Jesus answered, “If I want him to remain alive until I return, what is that to you? You must follow me.” (John 21:22)
This statement is largely ignored, but at the very least, it suggested that John would live until Christ’s return. That would be the natural assumption, and the next verse certainly suggests that the other disciples saw it that way;
Because of this, the rumor spread among the brothers that this disciple would not die. (John 21:23)
So the disciples clearly understood what Jesus was suggesting. They naturally presumed that John would not die. However, the next part of this verse indicates that John would indeed die, but just not until Christ’s return;
But Jesus did not say that he would not die; he only said, “If I want him to remain alive until I return, what is that to you?” (John 21:23)
So what are we to make of this? Frankly, it seems to fit the death of the two witnesses perfectly, since the two witnesses will “remain alive” until the time of Christ’s return, but will be killed and then resurrected after 3½ days. (Rev 11:7-11).
At this point, some of you are naturally thinking that John must have died many centuries ago and couldn’t possibly be alive to perform this role. But couldn’t God have kept John alive for the past two thousand years if he wanted to? After all, our bodies were designed to be immortal until sin entered the world. So, is God too small to do such a thing?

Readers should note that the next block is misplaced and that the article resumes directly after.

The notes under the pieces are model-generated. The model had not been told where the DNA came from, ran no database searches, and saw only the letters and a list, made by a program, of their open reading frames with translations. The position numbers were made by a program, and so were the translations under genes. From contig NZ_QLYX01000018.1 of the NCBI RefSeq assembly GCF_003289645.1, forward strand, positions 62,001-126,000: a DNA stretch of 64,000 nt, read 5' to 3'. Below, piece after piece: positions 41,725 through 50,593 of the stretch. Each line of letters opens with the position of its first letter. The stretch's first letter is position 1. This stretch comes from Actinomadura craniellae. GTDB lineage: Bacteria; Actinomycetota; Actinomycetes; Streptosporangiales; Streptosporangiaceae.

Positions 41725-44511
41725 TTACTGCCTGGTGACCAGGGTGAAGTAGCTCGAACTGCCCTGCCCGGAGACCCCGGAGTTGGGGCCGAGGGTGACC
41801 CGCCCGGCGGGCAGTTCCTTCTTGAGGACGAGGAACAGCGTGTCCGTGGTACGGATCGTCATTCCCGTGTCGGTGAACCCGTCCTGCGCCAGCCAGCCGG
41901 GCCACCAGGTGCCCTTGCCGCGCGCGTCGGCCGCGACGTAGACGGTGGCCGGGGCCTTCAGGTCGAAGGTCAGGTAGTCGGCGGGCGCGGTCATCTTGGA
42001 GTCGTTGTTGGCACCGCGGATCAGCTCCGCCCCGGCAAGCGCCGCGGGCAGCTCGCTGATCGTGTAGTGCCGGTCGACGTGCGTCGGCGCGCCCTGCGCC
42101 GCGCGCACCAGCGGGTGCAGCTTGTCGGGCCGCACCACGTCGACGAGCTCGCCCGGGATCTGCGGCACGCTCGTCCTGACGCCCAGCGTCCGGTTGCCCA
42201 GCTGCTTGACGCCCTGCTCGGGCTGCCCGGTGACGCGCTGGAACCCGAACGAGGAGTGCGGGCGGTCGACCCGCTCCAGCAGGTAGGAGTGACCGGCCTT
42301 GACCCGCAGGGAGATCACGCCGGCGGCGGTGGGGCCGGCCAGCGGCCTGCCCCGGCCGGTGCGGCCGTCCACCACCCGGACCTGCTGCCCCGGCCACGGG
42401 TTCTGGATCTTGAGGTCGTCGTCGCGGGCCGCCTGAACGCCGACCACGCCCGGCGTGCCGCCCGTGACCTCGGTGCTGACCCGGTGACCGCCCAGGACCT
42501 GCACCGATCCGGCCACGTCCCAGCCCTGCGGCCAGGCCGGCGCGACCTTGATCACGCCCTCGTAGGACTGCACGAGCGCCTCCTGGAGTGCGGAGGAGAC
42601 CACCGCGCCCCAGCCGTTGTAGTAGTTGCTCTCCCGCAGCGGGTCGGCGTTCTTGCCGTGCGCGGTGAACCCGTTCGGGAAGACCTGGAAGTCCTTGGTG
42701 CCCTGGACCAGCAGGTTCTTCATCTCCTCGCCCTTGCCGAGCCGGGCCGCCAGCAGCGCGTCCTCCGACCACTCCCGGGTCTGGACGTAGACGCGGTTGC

Did John Actually Die?
It’s notable that part of the lore of the Apostle John is that some maintain he never died. It was the Roman emperor Domitian that likely banished John to the Isle of Patmos in the Mediterranean Sea, where he then wrote the book of Revelation. Apochryphal traditions state that the Romans attempted to boil him in oil and even poison him, but that in each instance he was saved by the Lord. It seems that the Lord had determined that John would "remain alive" for some reason.
But what I find the most curious is that when John's tomb in Ephesus was exhumed many centuries after his supposed death.....there was no trace of John. Many of the supposed bones of other various apostles have been collected and scattered around the world to various religious and archaeological groups, but not John’s. While English archaeologists have been blamed for their disappearance from his tomb, his bones have never been displayed in England or anywhere else in the world. Additionally, no relics of John appear either. These items would be worth literal fortunes to their owners, and would surely have turned up for display or auction at some point if they existed. But they have not turned up anywhere in the world. In his book ’The Search for the Twelve Apostles’, Dr. William Steuart McBirnie addresses this when he states;
“This is a strange denouement. Some relics of all other Apostles still exist, but the grave of John, which is perhaps the best attested of any Apostolic tomb by history and archaeology, contains no relics, nor are there any historical traces or traditions of what may have become of them!”
This is rather odd, given John’s importance to the church. After his release from Patmos, John returned to live in the city of Ephesus, where he was active in that church. According to tradition, Jerome stated that after returning to Ephesus, John “worn out by old age, died in the ‘sixty-eighth year after our Lord’s passion and was buried near the same city.” Another tradition handed down by Jerome stated that, as an old man, John would have to be carried to the church in the arm’s of his disciples, and would say no more than “Little children, love one another!” There are even more traditions, however I wonder why the circumstances of his death and funeral were never recorded or made public.